But even science is fallible. Given the sensational stories of Tycho Brahe’s poisoning, a team of Danish and Czech scientists exhumed him again in 2010 and took hair directly from his remains. In a stunning reversal of the 1990s findings, the new results showed that Tycho had not consumed excessive amounts of mercury.

So what did kill him? Most likely benign prostatic hyperplasia, known as BPH, an enlarged prostate gland. This gland surrounds the urethra, the tube through which urine flows. As the prostate grows, it can squeeze the urethra, making it difficult and even impossible to urinate. Left untreated, it can prove fatal.

Johannes Kepler is off the hook. He was a thief, to be sure, but no murderer. Though he had succeeded in attaining the fame he always wanted, happiness and health eluded him. At the age of 58, he developed a fever and, speechless in his final delirium, kept pointing from his forehead to the heavens. The night he died, meteors streaked across the sky.

From The Royal Art of Poison by Eleanor Herman. Copyright © 2018 by the author and reprinted by permission of St. Martin’s Press.

Why Don’t Bugs Eat People’s Bones?

ledwell/iStock via Getty Images
ledwell/iStock via Getty Images

In her new book, Will My Cat Eat My Eyeballs: Big Questions from Tiny Mortals About Death, mortician and best-selling author Caitlin Doughty answers real questions she's received from kids about death, dead bodies, and decomposition. In the following excerpt, she describes why the creatures that consider skin and organs a tasty snack just don't feel the same way about our skeletons. (It's nothing personal.)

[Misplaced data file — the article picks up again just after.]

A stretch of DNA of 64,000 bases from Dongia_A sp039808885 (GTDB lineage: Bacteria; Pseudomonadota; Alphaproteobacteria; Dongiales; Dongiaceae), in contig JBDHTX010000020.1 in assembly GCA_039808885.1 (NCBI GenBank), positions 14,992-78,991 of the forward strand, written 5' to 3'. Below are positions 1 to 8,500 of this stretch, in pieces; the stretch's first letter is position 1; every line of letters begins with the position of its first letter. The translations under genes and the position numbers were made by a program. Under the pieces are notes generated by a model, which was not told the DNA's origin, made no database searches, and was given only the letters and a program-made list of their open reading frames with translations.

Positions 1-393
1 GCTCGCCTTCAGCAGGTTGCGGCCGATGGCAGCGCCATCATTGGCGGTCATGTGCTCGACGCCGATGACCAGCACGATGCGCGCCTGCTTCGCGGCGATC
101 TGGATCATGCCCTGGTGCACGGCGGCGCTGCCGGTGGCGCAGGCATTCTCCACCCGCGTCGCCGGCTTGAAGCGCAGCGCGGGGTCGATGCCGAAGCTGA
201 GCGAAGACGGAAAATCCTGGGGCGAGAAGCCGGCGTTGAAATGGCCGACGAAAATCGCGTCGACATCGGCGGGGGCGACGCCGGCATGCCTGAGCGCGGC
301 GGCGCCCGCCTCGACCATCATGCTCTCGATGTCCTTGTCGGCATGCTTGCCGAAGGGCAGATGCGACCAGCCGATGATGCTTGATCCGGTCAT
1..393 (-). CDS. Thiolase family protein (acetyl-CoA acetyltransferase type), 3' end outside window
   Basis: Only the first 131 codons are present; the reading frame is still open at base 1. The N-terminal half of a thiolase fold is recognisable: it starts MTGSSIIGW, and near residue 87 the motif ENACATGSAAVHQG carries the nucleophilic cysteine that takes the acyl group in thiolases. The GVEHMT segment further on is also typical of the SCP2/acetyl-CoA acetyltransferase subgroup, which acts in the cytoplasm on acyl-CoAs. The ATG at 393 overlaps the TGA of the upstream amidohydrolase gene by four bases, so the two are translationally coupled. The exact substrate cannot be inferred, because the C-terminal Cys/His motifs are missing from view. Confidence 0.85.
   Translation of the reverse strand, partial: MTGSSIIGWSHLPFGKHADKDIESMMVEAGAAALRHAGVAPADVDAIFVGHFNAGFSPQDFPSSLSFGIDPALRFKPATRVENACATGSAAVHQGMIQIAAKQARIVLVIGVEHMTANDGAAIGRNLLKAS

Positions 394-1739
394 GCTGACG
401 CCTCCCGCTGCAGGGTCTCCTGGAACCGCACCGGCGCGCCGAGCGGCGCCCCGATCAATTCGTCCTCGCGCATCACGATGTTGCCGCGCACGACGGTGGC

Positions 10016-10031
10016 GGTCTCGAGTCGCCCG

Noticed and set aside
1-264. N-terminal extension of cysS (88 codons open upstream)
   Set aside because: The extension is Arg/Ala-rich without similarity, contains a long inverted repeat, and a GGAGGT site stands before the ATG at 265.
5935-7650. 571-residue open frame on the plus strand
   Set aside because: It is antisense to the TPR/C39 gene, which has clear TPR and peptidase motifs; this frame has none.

It’s a lovely summer day and you’re having lunch in the park. You bite into a fried chicken wing, munching on the crispy skin and juicy flesh. Is your next move cracking into the bones, crunching them like the giant in “Jack and the Beanstalk”? Probably not.

If you yourself wouldn’t eat a pile of animal bones, why would you expect a beetle to show up and eat your bones? We expect too much from necrophages, the unsung heroes of the natural world. They are the death eaters, the organisms that fuel up by consuming dead and rotting things—and bless their hearts! Imagine, for a moment, what the world would look like without the assistance of the consumers of dead flesh. Corpses and carcasses everywhere. That road kill? It’s not going anywhere without the help of necrophages.

Necrophages do such a good job getting rid of dead things that we expect them to perform miracles. It’s like how if you do too good a job of cleaning your room, then your mom will expect perfection every time. Better to not set expectations so high. It’s just not worth the risk.

The corpse-nosher ranks are filled with diverse species. You have vultures, swooping down for a roadside snack. You have blowflies, which can smell death from up to 10 miles away. You have carrion beetles, which devour dried muscle. A dead human body is a wonderland of ecological niches, offering a wide range of homes and snacks for those inclined to eat. There are plenty of seats at death’s dinner table.